What are the most important dates in your diary for the coming year?
The World Health Organization will be organising a global summit on infertility this December. They have asked us to contribute to the updated guidelines on infertility. At that point we will be putting forward the topic of fertility awareness (and delayed parenthood) in Europe. We also have a fertility awareness working group which has been running for ten months and will be reporting to the executive of ESHRE. We need to get on board with patient groups to explore how we can move forward together and put forward the topic for policymakers. In the UK, the average first time mother is aged 31 – many think IVF is the answer and of course it's not because success rates diminish rapidly after 35.
What tourist attraction is number one on your list to visit while you are in Barcelona?
I wish I had spare time for sightseeing, but I don't. My timetable's chocka already. I was however, told quite clearly by the conference organisers: 'You will wear your kilt for the opening ceremony otherwise you are not allowed to go to Barcelona!' I've been forced by the executive committee to get out my kilt and have it pressed. I've had to take 23 kilos of luggage as it weighs a tonne.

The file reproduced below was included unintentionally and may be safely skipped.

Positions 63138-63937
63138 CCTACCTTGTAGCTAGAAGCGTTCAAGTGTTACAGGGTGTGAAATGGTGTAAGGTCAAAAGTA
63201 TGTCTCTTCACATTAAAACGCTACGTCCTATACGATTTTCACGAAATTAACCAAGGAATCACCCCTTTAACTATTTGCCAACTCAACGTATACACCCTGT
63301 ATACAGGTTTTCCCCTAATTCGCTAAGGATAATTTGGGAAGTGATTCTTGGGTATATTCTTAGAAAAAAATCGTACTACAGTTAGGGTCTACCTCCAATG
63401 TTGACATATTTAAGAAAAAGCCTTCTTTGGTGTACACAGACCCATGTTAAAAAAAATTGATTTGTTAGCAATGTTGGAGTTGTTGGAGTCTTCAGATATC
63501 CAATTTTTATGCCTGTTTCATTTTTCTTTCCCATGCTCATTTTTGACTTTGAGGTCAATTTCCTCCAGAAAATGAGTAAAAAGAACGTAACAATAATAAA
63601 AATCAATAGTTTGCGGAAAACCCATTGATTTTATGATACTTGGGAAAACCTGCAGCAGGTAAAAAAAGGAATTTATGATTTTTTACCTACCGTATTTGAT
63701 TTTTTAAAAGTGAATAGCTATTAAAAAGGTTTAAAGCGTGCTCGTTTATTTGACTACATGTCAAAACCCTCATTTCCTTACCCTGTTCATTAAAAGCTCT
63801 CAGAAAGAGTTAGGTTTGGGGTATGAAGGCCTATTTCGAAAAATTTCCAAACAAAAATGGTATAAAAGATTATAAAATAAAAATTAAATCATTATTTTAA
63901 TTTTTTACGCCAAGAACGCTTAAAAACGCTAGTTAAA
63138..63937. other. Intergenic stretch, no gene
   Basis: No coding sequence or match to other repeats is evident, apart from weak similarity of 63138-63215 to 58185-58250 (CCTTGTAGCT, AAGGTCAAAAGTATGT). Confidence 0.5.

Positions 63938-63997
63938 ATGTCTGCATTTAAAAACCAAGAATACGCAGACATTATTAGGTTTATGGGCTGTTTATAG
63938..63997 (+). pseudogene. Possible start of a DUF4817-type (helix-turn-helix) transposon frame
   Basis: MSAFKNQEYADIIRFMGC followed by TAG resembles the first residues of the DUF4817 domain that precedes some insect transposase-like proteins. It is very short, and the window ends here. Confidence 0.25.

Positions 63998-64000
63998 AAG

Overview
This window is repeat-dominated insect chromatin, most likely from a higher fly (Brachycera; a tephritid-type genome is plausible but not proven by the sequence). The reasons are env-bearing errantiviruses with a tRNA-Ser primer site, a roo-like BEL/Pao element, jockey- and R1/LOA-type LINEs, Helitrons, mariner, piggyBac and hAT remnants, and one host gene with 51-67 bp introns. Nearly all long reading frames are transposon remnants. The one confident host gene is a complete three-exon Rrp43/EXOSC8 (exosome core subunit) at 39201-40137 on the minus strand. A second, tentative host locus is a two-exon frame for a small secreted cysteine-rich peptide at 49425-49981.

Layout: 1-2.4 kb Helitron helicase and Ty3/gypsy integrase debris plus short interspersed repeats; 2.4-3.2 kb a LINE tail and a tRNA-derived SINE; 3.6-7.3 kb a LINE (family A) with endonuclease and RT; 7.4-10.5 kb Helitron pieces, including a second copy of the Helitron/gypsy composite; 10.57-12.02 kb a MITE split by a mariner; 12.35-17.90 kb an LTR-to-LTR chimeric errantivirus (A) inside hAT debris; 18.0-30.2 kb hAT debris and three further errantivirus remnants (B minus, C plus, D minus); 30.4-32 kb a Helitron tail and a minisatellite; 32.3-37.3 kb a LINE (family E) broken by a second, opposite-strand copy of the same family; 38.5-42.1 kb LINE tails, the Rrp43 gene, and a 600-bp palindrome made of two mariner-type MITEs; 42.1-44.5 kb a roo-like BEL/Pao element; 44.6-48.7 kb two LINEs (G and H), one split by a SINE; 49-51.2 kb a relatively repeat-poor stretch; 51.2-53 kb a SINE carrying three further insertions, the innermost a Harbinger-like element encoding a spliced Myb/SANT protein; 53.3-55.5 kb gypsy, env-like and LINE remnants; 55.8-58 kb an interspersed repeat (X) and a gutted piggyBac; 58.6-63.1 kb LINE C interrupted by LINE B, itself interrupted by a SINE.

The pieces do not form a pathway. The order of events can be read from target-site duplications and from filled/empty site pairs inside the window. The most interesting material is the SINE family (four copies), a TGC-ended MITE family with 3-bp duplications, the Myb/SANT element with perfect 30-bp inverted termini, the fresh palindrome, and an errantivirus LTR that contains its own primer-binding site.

Is there anything else you'd like to mention?
I'd like to bust a common misconception. When celebrities in their 50s become pregnant, what the media don't tell you – and I wish they would disclose it – is it's with a donor egg. For young women out there, this might lead you to think you can have a baby at 55. That's only if you are very, very rich. Fertility awareness on several levels needs to be explored. We need accurate information and not fake news.
This interview has been edited for length and clarity.
Dr Roy Farquharson will be chairing a session at the Progress Educational Trust's Annual Conference 'Make Do or Amend: Should We Update UK Fertility and Embryo Law?', in London on Wednesday 5 December 2018.